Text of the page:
1. As discussed previously, Airline assets are capital-intensive and grounding them for long causes financial losses as well as results in massive maintenance expenditure and depreciation of asset value. In this respect, insolvency proceedings under IBC pose difficulties as time limit for CIRP is 180 days (extendable by 90 days) during which a moratorium is imposed as per section 14(d) of the IBC. This moratorium casts shadow over the leased aviation assets as aircraft owners, lessors and other creditors are barred from enforcing its security or repossessing their security during this period. Though the code provides for the interim resolution professional to take every step “to protect and preserve the value of the property of the corporate debtor and manage the operations of the corporate debtor as a going concern” as per section 20 of the act, it can be observed that doing so has proved extremely difficult in case of Jet airways, where all the flights of the airline were grounded for more than a year due to the lack of funds.

In this regard, the two calendar month waiting period stipulated by the Cape Town convention and Protocol after which the security holder can repossess the asset seems more effective due to the reduction of time period as the creditors, at least those with interests on the capital assets (such as lessees) would incur reduced losses on the capital assets.

  1. Due to the huge values of capital assets, most of the aircrafts operating under the airlines are acquired through capital/financial leasing. Capital/financial leasing is when airline companies enter into complicated financing arrangements with financial institutions, aircraft manufacturers or a special purpose company to lease the aircraft assets. Often, in such arrangements, on the failure to pay the dues on the leased products, the lessor would claim the repossession of the aircraft. Article XI of the CTC mainly provides for such arrangements. However, under IBC such repossession of aircraft becomes an issue and the lessors would find themselves at a loss due to the 180-day waiting period under IBC.
  2. Cross border insolvency resolution proves to be another obstacle when it comes to airline insolvencies in India. As aforementioned, most aircrafts operating are obtained through financial leases. These leases many a times are not restricted within the country, but take place through cross border agreements. At present, Section 234 and 235 of the IBC assist in dealing with cross-border insolvency disputes. Although these sections in the code were included to facilitate resolution of cross border insolvencies, it has been observed till now that no major steps had been taken to effectively implement the inter-governmental agreements.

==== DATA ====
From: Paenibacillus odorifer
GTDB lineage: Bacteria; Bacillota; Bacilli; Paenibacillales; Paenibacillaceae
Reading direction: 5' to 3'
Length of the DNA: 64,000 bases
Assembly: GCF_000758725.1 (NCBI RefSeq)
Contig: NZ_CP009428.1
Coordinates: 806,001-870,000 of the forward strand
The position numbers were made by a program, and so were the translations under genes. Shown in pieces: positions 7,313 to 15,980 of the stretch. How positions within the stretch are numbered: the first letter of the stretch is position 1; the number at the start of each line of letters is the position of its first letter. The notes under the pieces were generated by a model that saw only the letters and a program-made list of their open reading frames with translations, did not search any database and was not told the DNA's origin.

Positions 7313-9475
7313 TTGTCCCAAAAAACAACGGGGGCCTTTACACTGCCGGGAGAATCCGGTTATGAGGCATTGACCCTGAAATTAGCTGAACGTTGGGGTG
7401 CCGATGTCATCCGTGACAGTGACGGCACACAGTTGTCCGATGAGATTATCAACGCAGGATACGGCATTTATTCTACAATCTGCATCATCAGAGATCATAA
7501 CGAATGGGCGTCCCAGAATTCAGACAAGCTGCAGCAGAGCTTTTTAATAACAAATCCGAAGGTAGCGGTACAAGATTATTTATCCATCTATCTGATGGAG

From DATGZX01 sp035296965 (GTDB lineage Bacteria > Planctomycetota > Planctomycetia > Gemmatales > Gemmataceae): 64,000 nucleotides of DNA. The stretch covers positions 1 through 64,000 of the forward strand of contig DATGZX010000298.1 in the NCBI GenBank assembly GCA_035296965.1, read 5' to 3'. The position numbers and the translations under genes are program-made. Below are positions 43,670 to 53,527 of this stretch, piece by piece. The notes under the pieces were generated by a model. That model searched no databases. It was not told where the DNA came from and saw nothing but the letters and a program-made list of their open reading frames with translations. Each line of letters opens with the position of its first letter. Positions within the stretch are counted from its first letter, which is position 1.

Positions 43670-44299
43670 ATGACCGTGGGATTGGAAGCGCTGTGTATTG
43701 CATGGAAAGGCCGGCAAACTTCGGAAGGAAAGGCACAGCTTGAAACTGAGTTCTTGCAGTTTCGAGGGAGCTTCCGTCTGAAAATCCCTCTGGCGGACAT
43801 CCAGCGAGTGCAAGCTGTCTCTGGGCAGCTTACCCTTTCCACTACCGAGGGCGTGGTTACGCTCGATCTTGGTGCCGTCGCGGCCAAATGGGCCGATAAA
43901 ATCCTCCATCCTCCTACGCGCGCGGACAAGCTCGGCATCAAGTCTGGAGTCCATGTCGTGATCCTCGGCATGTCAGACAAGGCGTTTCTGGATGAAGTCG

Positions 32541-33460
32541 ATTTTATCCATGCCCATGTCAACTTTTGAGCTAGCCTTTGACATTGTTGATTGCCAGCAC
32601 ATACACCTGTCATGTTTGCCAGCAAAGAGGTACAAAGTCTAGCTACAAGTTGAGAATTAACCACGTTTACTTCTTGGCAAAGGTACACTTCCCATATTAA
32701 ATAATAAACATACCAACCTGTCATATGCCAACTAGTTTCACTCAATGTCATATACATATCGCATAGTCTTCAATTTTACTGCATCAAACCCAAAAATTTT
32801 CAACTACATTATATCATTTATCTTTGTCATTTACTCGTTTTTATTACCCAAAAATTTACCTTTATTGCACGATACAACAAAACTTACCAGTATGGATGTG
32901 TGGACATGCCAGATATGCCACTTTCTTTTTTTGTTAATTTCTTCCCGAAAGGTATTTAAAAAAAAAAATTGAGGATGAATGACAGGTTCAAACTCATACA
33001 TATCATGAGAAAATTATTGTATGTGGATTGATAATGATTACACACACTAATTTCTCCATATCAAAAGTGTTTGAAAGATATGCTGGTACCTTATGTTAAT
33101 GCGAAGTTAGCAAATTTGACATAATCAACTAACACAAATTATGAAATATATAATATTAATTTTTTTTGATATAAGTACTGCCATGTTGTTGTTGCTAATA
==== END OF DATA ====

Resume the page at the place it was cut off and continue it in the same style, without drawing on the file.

In Jet Airways v. SBI (Jet airways insolvency case), the Dutch administrator was allowed to be a part of the Jet Airways’ Committee of Creditor meetings by the NCLAT, and parallel insolvency proceedings were allowed to happen both in India and Netherlands. The National Company Law Appellate Tribunal had directed the IRP to cooperate with the Dutch creditors and Committee of Creditors and also had permitted a Cross Border Insolvency Protocol when the parties were able to reach an agreement. Though this case proves to be a model case when it comes to cross border insolvency resolutions, there are still many unanswered questions like what would happen in case that the Committee of Creditors doesn’t reach an agreement with the foreign creditors, etc. The uncertainties and delays in the resolution process due to lack of proper provisions laid down for cross border interests have an adverse effect on the creditors’ interests. The main reason why the Cape Town Convention and Protocol were brought in effect in 2001 was taking in this cognizance of this fact that the existing regimes of various governments were inadequate to support secured asset-based financing which further brings in global participants. Thus, the central government by bringing in this bill into effect would be able to resolve this issue.


The recent lockdown and restrictions due to the COVID-19 had adverse effects on various sectors many of which stand at the brink of bankruptcy. The pandemic’s effects on airlines especially were huge due to the travel restrictions imposed in various countries, as well as the reduced passenger traffic. Nearly 23 major airline companies have already gone insolvent as a result and uncertainty looms over many more companies’ finances. In such a situation, it is important to go over the current insolvency laws in this sector and the problems associated with it. Airline industry in India is especially volatile due to the high costs required for procuring fuels, etc. As discussed above, applying IBC in aircraft insolvency resolutions has a lot of problems associated with it. In such a scenario, it is important for India to either revamp IBC taking examples from other jurisdictions where it is successful such as the UK which is attempting to reform its aviation insolvency law post the Monarch debacle and the recent Thomas Cook insolvency. As discussed implementing the Cape Town Convention and Protocol would also solve many of the shortcomings associated with IBC.

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(This post has been authored by Roopam Dadhich and Rutwik Rao. Roopam and Rutwik are 4th year law students at NALSAR Institute of Law, Hyderabad.)

Cite As: Roopam Dadhich and Rutwik Rao, ‘Analyzing the Law on Airline Insolvency in India’ (The Contemporary Law Forum, 13 March 2021) <> date of access